2015 Student Research Conference:
28th Annual Student Research Conference

Failure to Adapt: The Breakdown of the Heroic Model in Odyssey XXIV
Jordan Z. Dillon
Dr. Bridget Thomas and Dr. Clifton Kreps, Faculty Mentors

Buildup and resolution are critical in the Odyssey; Odysseus spends a full third of the epic plotting revenge against his wife's suitors. Thus, when the suitors' relatives rise up against Odysseus, the reader expects another lengthy planning period. So, when Athena herself descends and abruptly halts the conflict, it raises a literary conundrum. Scholars have made several attempts to understand this shift in tempo: Burnett considers it a testament to Odysseus's divine righteousness, while others like Bury claim that the last book is not truly Homer's work. Unsatisfied with these theories, I propose that Homer ends the Odyssey with a political message. Homer firmly places Odysseus within the glory-focused heroic model, even at the expense of his people. When the gods (rather than Odysseus) resolve the final conflict, this signifies an end of the individualistic age of heroes, initiating instead a new age of civilized order and the larger community.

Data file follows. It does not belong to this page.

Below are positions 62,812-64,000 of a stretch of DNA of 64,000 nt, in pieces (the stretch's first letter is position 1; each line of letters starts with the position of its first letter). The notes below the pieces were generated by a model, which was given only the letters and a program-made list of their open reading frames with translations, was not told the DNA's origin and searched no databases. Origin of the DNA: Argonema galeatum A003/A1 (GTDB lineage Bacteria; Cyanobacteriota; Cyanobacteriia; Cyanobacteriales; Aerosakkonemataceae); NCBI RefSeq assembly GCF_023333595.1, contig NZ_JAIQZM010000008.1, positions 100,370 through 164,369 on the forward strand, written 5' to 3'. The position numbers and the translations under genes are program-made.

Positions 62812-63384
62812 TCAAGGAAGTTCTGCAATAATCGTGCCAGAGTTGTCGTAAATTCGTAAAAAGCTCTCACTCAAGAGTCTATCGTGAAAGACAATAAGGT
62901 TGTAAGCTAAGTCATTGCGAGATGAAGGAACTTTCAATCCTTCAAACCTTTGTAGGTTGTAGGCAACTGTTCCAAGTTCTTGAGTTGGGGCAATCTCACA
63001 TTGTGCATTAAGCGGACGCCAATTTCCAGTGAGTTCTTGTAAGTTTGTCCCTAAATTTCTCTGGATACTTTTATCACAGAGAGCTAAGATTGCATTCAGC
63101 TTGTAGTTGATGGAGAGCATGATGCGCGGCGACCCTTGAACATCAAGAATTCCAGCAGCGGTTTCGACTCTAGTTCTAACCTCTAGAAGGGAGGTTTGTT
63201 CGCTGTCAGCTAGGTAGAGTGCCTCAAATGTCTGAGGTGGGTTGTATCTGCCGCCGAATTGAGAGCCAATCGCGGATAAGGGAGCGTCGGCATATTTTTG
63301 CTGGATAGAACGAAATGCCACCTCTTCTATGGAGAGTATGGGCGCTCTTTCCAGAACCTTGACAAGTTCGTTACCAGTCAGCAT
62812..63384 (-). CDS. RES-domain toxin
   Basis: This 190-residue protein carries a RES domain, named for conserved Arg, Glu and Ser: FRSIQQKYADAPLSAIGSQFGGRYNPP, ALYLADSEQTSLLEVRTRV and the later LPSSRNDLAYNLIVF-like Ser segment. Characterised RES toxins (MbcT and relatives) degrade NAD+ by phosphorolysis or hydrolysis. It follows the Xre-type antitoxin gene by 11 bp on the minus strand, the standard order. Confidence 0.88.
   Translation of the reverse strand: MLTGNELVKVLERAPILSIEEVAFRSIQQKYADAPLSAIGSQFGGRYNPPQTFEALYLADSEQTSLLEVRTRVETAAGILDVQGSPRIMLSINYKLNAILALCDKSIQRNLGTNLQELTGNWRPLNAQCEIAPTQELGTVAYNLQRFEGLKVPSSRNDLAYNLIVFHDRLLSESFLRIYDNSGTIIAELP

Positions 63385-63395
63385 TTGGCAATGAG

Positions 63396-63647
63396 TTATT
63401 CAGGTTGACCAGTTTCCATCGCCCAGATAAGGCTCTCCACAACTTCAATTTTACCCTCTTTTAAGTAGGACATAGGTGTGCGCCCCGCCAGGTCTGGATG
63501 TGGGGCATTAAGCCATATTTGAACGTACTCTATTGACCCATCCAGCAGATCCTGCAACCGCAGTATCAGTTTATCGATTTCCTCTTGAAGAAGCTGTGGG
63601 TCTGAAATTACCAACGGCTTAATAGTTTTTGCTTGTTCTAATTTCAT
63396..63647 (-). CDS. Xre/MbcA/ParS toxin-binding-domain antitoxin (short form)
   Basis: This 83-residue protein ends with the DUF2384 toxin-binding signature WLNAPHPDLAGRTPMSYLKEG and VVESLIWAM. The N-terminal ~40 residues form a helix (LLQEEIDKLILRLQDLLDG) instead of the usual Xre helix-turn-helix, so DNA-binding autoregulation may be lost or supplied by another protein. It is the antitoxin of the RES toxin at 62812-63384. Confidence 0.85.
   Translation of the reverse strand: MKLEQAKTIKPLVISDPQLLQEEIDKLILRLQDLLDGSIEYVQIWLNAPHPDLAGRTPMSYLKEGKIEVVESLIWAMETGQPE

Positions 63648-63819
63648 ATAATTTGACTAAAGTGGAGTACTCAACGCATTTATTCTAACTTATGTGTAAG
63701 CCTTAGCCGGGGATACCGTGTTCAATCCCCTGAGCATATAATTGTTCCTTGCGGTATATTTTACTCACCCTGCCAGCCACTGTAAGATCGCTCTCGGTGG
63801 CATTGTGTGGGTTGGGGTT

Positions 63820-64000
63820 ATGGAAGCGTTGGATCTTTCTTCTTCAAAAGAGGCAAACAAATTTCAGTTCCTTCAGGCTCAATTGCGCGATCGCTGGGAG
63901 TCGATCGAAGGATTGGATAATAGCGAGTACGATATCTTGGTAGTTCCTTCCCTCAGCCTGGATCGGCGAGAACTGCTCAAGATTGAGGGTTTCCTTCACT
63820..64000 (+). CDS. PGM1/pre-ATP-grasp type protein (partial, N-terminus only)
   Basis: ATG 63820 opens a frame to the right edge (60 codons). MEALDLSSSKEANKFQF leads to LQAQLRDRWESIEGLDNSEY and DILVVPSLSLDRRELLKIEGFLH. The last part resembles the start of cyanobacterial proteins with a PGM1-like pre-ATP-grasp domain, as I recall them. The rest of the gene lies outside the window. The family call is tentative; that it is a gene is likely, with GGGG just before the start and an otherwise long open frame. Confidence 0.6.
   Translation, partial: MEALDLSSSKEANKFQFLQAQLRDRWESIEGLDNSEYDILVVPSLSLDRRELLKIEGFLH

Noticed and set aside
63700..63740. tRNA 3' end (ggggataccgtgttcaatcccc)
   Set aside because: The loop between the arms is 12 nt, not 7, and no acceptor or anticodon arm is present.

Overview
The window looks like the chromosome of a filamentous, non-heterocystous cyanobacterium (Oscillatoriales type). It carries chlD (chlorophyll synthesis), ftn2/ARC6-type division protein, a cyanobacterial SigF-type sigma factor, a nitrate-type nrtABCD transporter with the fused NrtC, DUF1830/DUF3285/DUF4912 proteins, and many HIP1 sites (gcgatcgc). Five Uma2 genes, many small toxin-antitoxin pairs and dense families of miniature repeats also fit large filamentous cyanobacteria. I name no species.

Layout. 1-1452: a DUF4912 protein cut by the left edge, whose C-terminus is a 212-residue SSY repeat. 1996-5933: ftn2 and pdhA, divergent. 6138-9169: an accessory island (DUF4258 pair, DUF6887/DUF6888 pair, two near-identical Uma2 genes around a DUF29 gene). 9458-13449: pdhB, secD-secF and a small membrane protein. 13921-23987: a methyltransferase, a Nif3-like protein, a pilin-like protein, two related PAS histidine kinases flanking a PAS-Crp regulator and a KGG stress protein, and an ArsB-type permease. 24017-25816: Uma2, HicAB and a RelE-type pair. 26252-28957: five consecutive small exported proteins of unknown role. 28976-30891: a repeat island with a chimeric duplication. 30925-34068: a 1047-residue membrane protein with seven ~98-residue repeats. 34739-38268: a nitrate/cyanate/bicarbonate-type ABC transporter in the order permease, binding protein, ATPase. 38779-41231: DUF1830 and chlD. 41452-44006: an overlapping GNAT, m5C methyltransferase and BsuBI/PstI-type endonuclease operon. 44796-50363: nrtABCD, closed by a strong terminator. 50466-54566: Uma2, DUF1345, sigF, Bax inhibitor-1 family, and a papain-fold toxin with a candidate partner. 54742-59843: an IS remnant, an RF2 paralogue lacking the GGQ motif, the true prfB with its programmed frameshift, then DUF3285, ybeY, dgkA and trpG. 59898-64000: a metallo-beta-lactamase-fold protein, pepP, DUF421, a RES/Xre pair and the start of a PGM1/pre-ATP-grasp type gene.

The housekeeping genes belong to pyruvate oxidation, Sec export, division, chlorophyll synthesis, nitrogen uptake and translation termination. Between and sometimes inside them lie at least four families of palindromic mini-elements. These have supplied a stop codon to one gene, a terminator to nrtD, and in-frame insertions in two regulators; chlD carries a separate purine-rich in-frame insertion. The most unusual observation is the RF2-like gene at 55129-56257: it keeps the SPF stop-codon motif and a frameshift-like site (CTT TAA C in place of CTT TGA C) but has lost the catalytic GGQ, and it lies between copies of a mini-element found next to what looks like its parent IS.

Keywords: Odyssey, Homer, Heroic Model, Ancient Greece, Suitors, Greek laws, Ancient Politics, Revenge


Presentation Type: Oral Paper

Session: 118-2
Location: OP 2117
Time: 8:15

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